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There’s a new sheriff in town at Santa Fe’s capitol and the new administration has Los Alamos Public School officials worried about what that means for education.
On Tuesday morning, LAPS Superintendent Gene Schmidt, along with School Board President Melanie McKinley and Vice President Joan Ahlers hosted a brunch attended by Sen. Richard C. Martinez, D-N.M. and Rep. Jeannette Wallace, R-N.M. Los Alamos County Council Chair Mike Wismer and Los Alamos National Bank President Bill Enloe also were in attendance, in addition to representatives from Los Alamos National Laboratory. The brunch gave “the community and the legislature an opportunity to work together to discover how to continue our successes and meet our students’ needs,” Schmidt said.
Aspen Elementary School Principal Kathryn Vandenkieboom welcomed the legislators and guests in the gymnasium, followed by a musical program performed by the Aspen Tiger Choir.
Wismer began the legislative briefing by saying that Los Alamos places a high value on education.
“They’re not empty words we use for political campaigns,” he said. “We want students to enter into life with the right life skills.”
Some of the requests LAPS officials asked Martinez and Wallace to consider during the upcoming legislative section include
• Eliminating unfunded mandates, including the costs of publishing report cards; dual credit textbooks, state testing requirements and distance learning;
• Rewriting House Bill 33 laws to allow the use of referendum funds to cover technology and maintenance salaries;
• Consider the partnership with Los Alamos National Laboratory; and
• Consider the importance of school construction.
Wismer reminded the legislators that the LANL Foundation contributes a “lot of money to Northern New Mexico for education,” but also said that they were not there to “put our hands in your fiscal pockets.” Instead, he said the goal was to look for ways to create more money for the classrooms.
“Lets take what we have and do better,” he said. “We’d like to take a look at some of the unfunded mandates and see if they’re to the benefit of the children.”
During his comments, Enloe tied education to New Mexico’s future. He explained how the lab’s health is tied to the LAPS system.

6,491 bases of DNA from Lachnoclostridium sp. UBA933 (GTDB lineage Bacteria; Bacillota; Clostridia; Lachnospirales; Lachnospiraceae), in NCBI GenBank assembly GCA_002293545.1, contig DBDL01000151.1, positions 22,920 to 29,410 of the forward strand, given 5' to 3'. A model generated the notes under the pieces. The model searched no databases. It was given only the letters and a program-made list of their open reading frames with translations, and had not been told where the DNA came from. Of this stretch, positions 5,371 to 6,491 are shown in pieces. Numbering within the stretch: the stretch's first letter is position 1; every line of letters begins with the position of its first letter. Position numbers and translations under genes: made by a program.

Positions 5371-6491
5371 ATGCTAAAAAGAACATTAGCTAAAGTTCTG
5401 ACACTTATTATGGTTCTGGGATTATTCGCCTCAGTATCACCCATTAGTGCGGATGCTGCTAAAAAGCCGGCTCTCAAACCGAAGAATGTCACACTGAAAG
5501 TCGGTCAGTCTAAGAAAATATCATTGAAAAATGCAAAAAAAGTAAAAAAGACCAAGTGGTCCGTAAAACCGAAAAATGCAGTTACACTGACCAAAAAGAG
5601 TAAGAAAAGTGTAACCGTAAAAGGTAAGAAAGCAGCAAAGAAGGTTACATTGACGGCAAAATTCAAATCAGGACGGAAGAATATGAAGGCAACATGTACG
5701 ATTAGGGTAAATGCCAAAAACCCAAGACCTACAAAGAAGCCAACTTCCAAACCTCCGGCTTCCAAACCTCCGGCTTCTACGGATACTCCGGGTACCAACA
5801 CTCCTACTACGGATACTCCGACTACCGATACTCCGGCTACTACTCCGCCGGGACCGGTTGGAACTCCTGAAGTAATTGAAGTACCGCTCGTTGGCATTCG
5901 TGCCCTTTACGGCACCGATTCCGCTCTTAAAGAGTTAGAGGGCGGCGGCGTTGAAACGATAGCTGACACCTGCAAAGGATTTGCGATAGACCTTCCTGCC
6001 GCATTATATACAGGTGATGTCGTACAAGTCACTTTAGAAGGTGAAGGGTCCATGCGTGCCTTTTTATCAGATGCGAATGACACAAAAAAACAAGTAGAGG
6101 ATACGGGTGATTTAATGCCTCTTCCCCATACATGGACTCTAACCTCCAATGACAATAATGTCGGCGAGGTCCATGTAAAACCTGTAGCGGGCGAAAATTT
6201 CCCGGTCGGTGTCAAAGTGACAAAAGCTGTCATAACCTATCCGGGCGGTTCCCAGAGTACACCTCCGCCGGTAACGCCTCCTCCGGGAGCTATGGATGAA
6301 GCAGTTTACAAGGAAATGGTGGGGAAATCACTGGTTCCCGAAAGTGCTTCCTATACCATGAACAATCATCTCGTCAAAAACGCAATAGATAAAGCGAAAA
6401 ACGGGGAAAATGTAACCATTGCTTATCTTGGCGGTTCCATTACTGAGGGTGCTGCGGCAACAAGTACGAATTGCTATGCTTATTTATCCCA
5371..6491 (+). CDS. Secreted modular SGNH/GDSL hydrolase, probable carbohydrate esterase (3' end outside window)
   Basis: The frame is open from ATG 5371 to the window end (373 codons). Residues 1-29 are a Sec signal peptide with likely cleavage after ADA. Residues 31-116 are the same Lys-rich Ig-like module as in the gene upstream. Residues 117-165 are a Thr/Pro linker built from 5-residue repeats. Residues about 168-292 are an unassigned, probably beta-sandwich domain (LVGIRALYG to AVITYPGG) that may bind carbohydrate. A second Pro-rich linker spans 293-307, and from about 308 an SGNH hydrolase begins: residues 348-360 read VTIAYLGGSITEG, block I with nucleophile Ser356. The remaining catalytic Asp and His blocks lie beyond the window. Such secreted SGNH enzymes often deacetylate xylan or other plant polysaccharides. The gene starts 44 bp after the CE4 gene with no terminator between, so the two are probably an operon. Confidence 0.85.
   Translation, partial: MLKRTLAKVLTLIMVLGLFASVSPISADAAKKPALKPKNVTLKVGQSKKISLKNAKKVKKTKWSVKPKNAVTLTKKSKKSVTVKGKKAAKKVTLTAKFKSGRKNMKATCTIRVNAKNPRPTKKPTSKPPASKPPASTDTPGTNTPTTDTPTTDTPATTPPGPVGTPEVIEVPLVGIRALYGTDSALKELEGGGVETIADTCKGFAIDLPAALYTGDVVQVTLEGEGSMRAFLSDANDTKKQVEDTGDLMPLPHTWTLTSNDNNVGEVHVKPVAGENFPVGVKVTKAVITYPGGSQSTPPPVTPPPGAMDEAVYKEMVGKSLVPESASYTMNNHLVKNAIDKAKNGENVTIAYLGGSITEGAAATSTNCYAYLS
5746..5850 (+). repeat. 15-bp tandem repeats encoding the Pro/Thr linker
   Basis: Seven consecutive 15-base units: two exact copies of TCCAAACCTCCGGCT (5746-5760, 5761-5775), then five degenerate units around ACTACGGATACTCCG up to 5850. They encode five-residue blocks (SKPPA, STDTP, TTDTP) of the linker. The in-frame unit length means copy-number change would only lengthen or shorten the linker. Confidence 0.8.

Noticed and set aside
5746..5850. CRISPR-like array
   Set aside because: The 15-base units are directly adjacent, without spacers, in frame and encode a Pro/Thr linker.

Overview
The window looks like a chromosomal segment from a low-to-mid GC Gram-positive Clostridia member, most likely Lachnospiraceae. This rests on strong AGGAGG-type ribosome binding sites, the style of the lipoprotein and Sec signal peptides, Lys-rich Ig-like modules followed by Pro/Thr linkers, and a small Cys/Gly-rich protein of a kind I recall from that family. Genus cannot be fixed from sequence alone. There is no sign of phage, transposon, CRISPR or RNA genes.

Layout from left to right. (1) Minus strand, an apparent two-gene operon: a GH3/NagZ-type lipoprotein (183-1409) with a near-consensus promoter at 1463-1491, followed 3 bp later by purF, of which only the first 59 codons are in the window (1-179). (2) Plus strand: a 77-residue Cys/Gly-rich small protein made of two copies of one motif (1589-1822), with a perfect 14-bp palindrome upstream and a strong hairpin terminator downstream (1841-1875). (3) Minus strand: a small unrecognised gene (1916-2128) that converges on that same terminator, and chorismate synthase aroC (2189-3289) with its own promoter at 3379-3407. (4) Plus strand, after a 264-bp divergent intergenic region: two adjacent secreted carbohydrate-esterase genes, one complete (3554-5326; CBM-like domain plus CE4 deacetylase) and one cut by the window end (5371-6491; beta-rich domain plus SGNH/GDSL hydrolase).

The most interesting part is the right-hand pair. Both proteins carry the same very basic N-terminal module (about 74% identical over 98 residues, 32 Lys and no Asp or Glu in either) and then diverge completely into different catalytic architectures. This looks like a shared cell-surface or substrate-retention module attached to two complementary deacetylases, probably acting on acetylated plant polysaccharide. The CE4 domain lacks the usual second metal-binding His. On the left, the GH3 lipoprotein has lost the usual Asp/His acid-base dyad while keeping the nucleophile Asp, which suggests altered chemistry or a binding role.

“We have to and will continue to work closely with the state legislature,” Enloe said. “This community wants to work with the legislature.”
“Great schools are important in the recruitment and retention of lab employees,” Schmidt said. “We want schools to provide a well-rounded education.”
During her talk, McKinley challenged state legislators to eliminate or reduce the unfunded mandates that take time from teachers, and restore joy to the classroom. She pointed out that art and music are important to students.
Enloe asked Martinez and Wallace what sort of impact the new governor will have on education.
Wallace said that there is a $15 million deficit that must be dealt with, so state officials are looking to make cuts in the Public Education Department, to help balance the budget.
“I can’t figure out what they do,
except bureaucracy,” Wallace said of the PED. “That’s where one of the cuts will be.”
She said the state budget will be released on Friday and warned that there will be changes along the way.
“We are all working together to preserve the education that goes into our schools,” Wallace said.
Martinez said he’s optimistic that Gov. Susana Martinez will work well with education. He also pointed out that he, as well as Wallace, is in a difficult situation because he represents District 5, which includes Los Alamos, Rio Arriba and Santa Fe counties, while Wallace represents Los Alamos, Sandoval and Santa Fe counties.
“It puts me in a predicament,” Martinez said, “what hurts Los Alamos helps Española.”
Martinez said this legislative session will be interesting because the state has a new governor and 14 new legislators.
“It’ll be difficult because the administration is Republican and the House and Senate are Democrat,” he said. “We’ll work not as politicians, but as policy makers.”
Wallace said that partisan is something she’s worried about.
“The House has changed dramatically. We may have a problem in our own Republican caucus,” she said. “I think everyone is delighted that there’s a change. I think we’re all positive.”